15 August, 2011

Neoteric hovercraft rescues scores of canoeists

The U.S. Department of the Interior is crediting a Neoteric hovercraft for 17 different water rescue operations in one week on Wisconsin's St. Croix River that brought 98 people to safety. The hovercraft is owned and operated by the St. Croix Tribal Police ...

The National Park Service said the river had risen six feet from rainstorms and "The combination of high water and debris from last month's windstorm made for difficult navigation." Local media reported that it was "treacherous with many downed trees in the riverways, high water levels, and extremely fast and dangerous currents."

These conditions describe a perfect example of a rescue scenario in which a hovercraft may be the only vehicle capable of saving people's lives. St. Croix Tribal Police Chief Frank Taylor pointed out, "Having the hovercraft is a good resource for us to have and this rescue is a prime example of what can happen when agencies work together."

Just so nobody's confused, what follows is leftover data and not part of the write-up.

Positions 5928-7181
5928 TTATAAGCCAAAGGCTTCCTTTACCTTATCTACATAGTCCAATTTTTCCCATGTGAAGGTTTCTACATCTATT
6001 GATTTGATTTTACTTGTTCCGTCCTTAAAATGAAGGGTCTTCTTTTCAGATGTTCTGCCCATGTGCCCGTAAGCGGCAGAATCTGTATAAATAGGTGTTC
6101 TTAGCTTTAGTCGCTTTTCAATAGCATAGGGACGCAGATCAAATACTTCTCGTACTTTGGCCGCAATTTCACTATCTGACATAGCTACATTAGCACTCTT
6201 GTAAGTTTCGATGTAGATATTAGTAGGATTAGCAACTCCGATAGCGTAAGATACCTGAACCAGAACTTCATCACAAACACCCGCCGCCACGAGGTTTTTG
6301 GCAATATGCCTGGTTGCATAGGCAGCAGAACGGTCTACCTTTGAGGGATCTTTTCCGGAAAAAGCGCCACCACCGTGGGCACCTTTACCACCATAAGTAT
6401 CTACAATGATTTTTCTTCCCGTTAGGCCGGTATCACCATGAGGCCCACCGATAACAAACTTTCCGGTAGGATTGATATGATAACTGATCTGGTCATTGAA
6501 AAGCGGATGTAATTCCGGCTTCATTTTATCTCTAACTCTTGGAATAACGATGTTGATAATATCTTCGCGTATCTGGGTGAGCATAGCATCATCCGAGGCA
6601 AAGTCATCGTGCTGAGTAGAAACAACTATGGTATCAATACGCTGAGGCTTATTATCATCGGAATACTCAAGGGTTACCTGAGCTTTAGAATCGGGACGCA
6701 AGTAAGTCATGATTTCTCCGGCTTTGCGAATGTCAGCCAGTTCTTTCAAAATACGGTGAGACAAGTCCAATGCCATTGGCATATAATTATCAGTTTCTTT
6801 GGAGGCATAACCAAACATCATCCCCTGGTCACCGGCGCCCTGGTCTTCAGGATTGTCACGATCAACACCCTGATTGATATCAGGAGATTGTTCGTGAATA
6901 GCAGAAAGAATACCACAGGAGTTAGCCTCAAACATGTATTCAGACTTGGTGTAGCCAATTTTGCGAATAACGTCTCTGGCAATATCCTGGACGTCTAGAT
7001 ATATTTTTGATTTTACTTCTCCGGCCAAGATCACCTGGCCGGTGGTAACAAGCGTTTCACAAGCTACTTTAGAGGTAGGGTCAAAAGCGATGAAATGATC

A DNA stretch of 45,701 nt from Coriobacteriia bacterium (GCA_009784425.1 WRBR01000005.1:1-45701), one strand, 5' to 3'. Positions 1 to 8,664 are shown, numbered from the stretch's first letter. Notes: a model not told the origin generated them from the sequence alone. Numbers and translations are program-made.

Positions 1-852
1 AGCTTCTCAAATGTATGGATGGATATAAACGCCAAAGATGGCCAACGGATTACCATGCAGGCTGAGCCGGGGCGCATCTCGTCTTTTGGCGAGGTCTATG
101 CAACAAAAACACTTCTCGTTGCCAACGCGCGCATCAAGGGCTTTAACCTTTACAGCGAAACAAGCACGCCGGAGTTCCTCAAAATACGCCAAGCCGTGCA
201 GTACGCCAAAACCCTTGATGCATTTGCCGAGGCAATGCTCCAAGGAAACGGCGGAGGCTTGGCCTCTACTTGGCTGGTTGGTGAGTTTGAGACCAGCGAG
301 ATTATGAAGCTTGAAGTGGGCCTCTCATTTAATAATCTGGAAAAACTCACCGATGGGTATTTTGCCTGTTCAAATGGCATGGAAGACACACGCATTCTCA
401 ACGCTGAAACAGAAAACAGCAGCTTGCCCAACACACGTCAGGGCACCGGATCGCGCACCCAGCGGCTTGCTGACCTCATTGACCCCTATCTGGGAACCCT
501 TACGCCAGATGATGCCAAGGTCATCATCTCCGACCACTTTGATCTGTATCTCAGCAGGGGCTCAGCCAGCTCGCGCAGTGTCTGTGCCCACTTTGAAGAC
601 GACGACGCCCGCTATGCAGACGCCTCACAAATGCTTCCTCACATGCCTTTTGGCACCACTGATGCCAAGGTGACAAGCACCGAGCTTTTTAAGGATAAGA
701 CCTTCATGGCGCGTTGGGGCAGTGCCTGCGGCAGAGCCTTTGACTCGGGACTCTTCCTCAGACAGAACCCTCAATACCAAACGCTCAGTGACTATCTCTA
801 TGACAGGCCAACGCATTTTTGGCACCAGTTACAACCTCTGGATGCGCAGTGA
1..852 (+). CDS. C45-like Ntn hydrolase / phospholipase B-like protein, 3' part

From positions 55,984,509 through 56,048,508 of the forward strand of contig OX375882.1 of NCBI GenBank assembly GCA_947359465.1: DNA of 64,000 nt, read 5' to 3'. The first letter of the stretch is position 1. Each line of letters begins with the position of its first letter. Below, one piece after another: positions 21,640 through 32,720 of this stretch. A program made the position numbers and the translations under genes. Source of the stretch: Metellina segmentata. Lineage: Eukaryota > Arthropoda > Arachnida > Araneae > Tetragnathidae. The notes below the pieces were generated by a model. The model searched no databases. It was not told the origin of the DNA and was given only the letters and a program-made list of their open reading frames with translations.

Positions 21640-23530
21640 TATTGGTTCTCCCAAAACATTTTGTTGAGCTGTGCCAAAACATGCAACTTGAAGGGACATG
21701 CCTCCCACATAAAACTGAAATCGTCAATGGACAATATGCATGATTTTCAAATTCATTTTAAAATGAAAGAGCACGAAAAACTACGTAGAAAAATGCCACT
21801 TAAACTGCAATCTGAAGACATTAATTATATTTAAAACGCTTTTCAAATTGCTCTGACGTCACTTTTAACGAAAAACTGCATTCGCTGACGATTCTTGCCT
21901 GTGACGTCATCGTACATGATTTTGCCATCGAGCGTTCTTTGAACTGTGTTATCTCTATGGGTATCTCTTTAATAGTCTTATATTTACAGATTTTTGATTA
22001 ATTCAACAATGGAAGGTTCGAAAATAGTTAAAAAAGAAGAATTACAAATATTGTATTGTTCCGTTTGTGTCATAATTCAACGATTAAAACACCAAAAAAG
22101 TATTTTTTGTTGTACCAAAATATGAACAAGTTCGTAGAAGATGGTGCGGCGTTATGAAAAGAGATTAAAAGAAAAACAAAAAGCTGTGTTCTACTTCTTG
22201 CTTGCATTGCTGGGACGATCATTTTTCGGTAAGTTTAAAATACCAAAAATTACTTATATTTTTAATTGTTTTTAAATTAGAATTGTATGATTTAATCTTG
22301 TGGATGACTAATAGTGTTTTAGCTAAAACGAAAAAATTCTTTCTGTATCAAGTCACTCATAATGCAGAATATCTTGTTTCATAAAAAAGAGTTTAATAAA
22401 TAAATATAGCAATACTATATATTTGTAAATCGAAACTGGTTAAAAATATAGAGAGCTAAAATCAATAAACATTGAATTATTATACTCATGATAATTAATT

Rangers prepare for night search operations in the St. Croix Tribal Police
Neoteric hovercraft. National Park Service photo.

Sergeant Warren Tuttle and officer Henry Bearheart are the St. Croix Tribal Police hovercraft operators. On August 5 alone, Tuttle and Bearheart rescued 14 campers and two counselors from YMCA Camp St. Croix when the river's high water and fast current swamped their canoes.
 Warren Tuttle (left) and Henry Bearheart (third from left), St. Croix Tribal Police, receive their Hovercraft Pilot Certification from Neoteric president Chris Fitzgerald (second from left)and Neoteric Law Enforcement Liaison Steve Stafford (right).

Chief Taylor told news media, "I can't say enough about Tuttle and Bearheart, who did an outstanding job of recognizing the dangers of the river, and helped save those campers.”

To read full news coverage of the St. Croix Tribal Police hovercraft water rescues, see:


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